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MolES Seminar: Dr. Quinton Smith (Massachusetts Institute of Technology)
MolES Seminar: Dr. Quinton Smith (Massachusetts Institute of Technology)
WhenTuesday, Apr 30, 2019, 1 – 2 p.m.
Campus locationMolecular Engineering (MOL)
Campus roomNanoES 181
Event typesLectures/Seminars
Event sponsorsMolecular Engineering and Sciences

Molecular Engineering and Sciences Seminar Series
Stem Cell Fate is a Touchy Subject
Abstract: The success of regenerative cell therapy relies on the integration of a functional vascular system within the redeveloping tissue to mediate the exchange of oxygen, nutrients, and waste. The advent of human induced pluripotent stem cells (hiPSCs) has accelerated progress towards this goal, owing to their potential to generate clinically relevant scales of patient-specific cells. However, techniques to drive their specification mainly rely on chemical cues.   In this seminar, I will propose engineering strategies to control the complex stem cell extracellular milieu, emphasizing the importance of mechanical stimuli during hiPSC development, specification and downstream functionality as it relates to vascular differentiation.

Bio: Dr. Quinton Smith received his Ph.D. in Chemical and Biomolecular Engineering from Johns Hopkins University in 2017, after completing his bachelor’s degree in Chemical Engineering from the University of New Mexico in 2011.  As a graduate student, under the guidance of Dr. Sharon Gerecht, he implemented various engineering tools to explore the role of physiochemical cues on stem cell maturation.  Dr. Smith is currently a postdoctoral fellow under the mentorship of Dr. Sangeeta Bhatia at MIT’s Koch Institute for Integrative Cancer Research, where he is investigating the role of biliary epithelium in liver regeneration. Dr. Smith’s predoctoral work was supported by an NIH/NHLBI F-31 and NSF Graduate Research Fellowship. He is a recipient of the 2017 Siebel Scholar award and was awarded the HHMI Hanna Gray Fellowship in 2018.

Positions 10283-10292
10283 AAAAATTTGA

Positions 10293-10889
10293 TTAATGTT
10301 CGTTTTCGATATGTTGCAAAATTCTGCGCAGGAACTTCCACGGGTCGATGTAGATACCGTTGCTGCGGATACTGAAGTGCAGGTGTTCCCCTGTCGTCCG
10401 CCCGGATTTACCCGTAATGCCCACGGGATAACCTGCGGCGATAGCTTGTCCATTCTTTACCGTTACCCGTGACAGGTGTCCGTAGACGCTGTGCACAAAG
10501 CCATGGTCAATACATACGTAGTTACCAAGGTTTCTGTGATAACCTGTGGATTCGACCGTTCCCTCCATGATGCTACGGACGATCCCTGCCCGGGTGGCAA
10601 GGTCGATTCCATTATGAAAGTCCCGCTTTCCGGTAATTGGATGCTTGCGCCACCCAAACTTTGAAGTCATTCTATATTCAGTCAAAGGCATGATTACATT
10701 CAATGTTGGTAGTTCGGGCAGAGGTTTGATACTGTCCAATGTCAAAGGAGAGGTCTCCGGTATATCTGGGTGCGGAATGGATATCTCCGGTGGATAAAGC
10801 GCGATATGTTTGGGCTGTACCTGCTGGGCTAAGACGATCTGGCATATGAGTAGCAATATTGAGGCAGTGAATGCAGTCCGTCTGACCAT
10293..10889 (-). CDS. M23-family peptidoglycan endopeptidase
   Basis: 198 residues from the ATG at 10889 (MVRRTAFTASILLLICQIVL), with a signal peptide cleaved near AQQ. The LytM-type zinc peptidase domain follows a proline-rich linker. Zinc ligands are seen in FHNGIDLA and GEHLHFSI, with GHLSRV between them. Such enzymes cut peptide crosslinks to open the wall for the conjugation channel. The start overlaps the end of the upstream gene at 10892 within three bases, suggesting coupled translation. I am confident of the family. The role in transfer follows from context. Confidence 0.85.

This weekly seminar brings together students, faculty and invited guests from various disciplines across campus to explore current trends in molecular engineering and nanotechnology. It is a forum for active interdisciplinary discussions. These talks are open to the public and attract a diverse audience of students and faculty.…
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